Why Most Toothpaste is Mint Flavor

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Have you ever noticed anything while you were at the store shopping for toothpaste? Nearly every tube of toothpaste on the shelves is mint flavored. There are the traditional flavors such as peppermint, fresh mint, or spearmint. There are the new flavors such as Crest’s Mint Chocolate Trek, Vanilla Mint Spark, and Lime Spearmint Zest. The thing that all of these toothpastes have in common is mint. Human mouths can typically distinguish between hundreds and even thousands of distinct flavors. So why is mint the dominant flavor in toothpaste?

For hundreds of years, people have used various methods to freshen their breath and clean their teeth. The first factor to examine is the abundance of access to mint oils. Mint oil is cheap and there is an abundance of it year round, which makes it ideal to use as a flavoring when mass producing products. Another critical factor that keeps mint in favor as the top toothpaste flavor is the tingling fresh sensation that mint causes in the mouth. You have probably noticed that mint makes your mouth feel colder and leaves a sensation. This cooling feeling can be appealing or even addicting, and creates the assumption of fresher breath.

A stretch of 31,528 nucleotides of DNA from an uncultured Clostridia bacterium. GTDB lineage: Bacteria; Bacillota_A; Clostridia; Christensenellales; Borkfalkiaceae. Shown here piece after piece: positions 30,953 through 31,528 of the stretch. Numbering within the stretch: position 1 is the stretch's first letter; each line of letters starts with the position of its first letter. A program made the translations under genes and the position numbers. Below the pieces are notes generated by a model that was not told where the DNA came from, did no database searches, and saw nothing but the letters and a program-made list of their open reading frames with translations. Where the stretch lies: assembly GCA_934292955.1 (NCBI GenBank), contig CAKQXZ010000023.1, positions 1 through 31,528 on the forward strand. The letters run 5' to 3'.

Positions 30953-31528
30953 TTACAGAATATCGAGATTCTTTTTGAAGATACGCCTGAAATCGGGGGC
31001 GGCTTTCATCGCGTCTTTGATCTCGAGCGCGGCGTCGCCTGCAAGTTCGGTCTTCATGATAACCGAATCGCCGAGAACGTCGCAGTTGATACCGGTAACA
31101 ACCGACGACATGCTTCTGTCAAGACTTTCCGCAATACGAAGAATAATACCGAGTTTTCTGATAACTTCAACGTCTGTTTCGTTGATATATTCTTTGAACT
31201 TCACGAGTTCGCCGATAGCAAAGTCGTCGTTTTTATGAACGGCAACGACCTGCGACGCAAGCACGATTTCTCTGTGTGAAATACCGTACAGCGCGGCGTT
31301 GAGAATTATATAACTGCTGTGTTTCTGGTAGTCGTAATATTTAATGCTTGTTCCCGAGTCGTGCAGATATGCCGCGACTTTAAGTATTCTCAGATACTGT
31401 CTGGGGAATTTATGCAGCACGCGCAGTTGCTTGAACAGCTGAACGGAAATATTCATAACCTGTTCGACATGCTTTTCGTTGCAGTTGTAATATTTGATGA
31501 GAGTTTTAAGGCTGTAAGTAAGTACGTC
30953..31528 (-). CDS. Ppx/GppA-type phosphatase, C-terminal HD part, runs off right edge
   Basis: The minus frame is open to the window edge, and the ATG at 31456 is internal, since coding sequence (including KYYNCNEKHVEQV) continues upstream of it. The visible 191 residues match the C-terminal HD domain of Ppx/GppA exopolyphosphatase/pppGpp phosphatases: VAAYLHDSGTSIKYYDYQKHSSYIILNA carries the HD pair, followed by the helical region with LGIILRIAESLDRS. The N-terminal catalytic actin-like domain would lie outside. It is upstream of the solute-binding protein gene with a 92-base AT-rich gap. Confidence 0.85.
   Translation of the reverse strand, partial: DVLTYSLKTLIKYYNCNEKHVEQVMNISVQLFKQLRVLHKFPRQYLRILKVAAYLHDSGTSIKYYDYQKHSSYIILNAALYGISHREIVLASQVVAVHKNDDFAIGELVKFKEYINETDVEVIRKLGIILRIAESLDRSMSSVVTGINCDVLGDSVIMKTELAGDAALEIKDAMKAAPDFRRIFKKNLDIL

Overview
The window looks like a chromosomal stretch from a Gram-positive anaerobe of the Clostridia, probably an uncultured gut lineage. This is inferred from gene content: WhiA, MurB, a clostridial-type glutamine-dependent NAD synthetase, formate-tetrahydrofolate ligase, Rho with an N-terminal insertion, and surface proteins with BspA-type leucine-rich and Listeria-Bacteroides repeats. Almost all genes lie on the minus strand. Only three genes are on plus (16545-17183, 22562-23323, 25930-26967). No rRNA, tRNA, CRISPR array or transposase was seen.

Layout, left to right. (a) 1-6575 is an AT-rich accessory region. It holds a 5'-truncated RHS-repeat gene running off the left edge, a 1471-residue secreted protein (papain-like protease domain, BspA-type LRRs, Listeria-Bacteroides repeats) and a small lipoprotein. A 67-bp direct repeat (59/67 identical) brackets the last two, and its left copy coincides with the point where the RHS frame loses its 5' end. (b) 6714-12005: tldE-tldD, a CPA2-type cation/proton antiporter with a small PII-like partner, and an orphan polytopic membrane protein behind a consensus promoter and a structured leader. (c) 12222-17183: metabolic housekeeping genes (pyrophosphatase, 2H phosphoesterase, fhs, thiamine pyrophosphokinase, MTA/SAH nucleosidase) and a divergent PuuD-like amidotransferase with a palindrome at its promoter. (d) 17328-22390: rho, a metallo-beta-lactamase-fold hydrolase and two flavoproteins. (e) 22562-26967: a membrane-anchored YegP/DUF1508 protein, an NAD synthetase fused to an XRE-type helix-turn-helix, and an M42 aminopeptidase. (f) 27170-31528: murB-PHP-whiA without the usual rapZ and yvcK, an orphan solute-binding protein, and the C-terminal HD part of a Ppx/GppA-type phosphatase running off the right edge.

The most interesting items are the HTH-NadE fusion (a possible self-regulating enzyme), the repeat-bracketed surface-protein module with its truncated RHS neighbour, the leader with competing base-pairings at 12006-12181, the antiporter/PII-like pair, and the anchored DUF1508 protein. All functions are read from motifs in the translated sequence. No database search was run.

Other flavors of toothpaste do exist if you look for them hard enough, and they can work just as well and in the same way as the mint toothpastes from major brands. One popular example is Tom’s of Maine, which produces toothpaste flavors such as Orange-Mango.